Overall, LibreOffice 4.0 promises to be a significant step up from previous versions (InfoWorld will post a complete review next week). LibreOffice 4.0 is available for Windows, Mac, and most Linux distributions, and it will be available in most of the world's languages and for BSD. LibreOffice -- and OpenOffice.org before it -- have helped compel Microsoft to avoid complacency and has driven the company to use open formats. Let's hope that push continues.

Source: InfoWorld

Java Wins Programming Beauty Pageant, But C and Objective C Gussy Up

The Java programming language, bolstered by the adoption of Android-based smartphones and tablets in the market, has regained the crown as the top language in the Tiobe Programming Community Index put together by programming tool maker Tiobe Software.

The index is based on a number of different factors, including the availability of courses and training, the popularity of searches in Google, Bing, Yahoo, Amazon, YouTube, and Baidu search engines, and the number of engineers with specific programming skills based on their employment and job searches. The Tiobe Index has been around for more than a decade, and it is as much for fun as it is for information.
Java was the number one language in the Tiobe Index for February, with a rating of 18.4 percent, up 1.34 points over the past year. C was second with a 17.1 percent rating and climbing 56/100ths of a point, followed by Objective C, with a 9.8 percent rating but climbing 2.74 points. (Objective C is the variant of C that is used on Apple iOS.) Objective C has jumped two spots, passing by C++, the new-and-improved, object-oriented version of C that stopped short of becoming Java, and C#, which is Microsoft's Java-C mashup for its Common Language Runtime that was supposed to be enough like a JVM to make everyone happy except Sun Microsystems (now Oracle) and IBM. Python, Ruby, VisualBasic.NET, Pascal, Bash, Matlab, and Assembly are all climbing among the top 20 programming languages in the February ranking.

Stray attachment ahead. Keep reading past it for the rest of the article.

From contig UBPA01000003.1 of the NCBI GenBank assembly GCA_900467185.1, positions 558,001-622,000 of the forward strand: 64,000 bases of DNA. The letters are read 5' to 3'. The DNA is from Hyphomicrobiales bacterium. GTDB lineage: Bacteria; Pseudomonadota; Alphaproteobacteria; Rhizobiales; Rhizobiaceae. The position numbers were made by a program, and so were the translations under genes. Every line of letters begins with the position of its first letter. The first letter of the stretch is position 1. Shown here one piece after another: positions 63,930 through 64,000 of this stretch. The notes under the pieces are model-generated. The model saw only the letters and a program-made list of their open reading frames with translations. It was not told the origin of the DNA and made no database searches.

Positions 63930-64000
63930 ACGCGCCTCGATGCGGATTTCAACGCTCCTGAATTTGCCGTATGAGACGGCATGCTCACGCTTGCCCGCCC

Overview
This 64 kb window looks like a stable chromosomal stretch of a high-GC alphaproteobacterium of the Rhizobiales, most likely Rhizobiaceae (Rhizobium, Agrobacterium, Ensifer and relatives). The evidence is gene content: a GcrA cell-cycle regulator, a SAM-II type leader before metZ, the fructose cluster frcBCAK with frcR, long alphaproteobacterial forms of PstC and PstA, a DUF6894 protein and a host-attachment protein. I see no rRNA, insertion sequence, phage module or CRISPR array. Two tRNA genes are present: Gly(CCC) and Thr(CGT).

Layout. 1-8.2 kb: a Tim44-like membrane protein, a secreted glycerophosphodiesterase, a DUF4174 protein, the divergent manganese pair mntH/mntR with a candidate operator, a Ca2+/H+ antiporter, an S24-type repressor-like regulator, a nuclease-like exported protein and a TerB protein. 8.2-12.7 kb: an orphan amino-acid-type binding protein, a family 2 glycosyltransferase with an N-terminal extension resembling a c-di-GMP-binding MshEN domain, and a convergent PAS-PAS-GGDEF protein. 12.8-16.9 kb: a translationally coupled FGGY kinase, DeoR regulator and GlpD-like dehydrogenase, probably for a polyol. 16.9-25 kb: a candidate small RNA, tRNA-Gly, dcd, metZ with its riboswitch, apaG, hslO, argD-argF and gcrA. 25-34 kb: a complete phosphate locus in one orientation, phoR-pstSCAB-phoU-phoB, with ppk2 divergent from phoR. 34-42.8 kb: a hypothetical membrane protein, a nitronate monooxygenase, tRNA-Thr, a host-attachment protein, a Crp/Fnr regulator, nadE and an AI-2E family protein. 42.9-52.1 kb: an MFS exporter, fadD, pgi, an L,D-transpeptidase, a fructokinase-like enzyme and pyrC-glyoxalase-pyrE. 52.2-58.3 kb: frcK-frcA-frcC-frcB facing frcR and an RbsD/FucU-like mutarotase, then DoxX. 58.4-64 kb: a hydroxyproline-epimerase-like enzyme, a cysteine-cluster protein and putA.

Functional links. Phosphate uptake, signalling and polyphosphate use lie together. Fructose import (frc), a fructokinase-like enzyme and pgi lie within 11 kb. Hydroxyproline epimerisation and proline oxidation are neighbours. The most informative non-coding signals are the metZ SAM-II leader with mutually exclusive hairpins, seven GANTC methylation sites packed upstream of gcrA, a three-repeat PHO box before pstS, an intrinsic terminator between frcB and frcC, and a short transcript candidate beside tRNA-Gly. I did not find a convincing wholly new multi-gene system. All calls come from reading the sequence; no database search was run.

Venerable COBOL has a rating of 0.514 percent among the top 50 languages and ranked just behind the SAS statistical programming language and just ahead of Fortran (used in supercomputers) and the R open source statistical language. Good ole Report Program Generator for IBM i and OS/400 ranked number 38 on the February 2013 list, with a rating of 0.247 percent. It jumps around a lot, sometimes kissing 1 percent. This time around, it is behind Smalltalk and ahead of OpenCL.

My guess is that there are around 15 million or so programmers in the world--meaning people who get paychecks for their work--so if you apply the Tiobe numbers to this figure, you won't get anything that makes sense. It is commonly believed that there are around 10 million Java programmers in the world, and if you multiplied the Tiobe index against the raw population, you would bet something on the order of 2.7 million Java programmers. Like I said, this is more for fun than fact.

As for RPG, if there are 150,000 customers worldwide as IBM has told us, and the average shop has between two and three programmers (with the so-called CIO being a programmer with system administration and budget responsibilities), then there should be maybe on the order of 300,000 to 450,000 RPG programmers in the world (okay, so maybe 5 percent to 10 percent of them are actually COBOL programmers on the IBM i platform. If you use the Tiobe numbers percent against the raw number of 0.247 percent for RPG, you get a number that is an order of magnitude lower than this. Again, this was meant to be fun.

Source: IT Jungle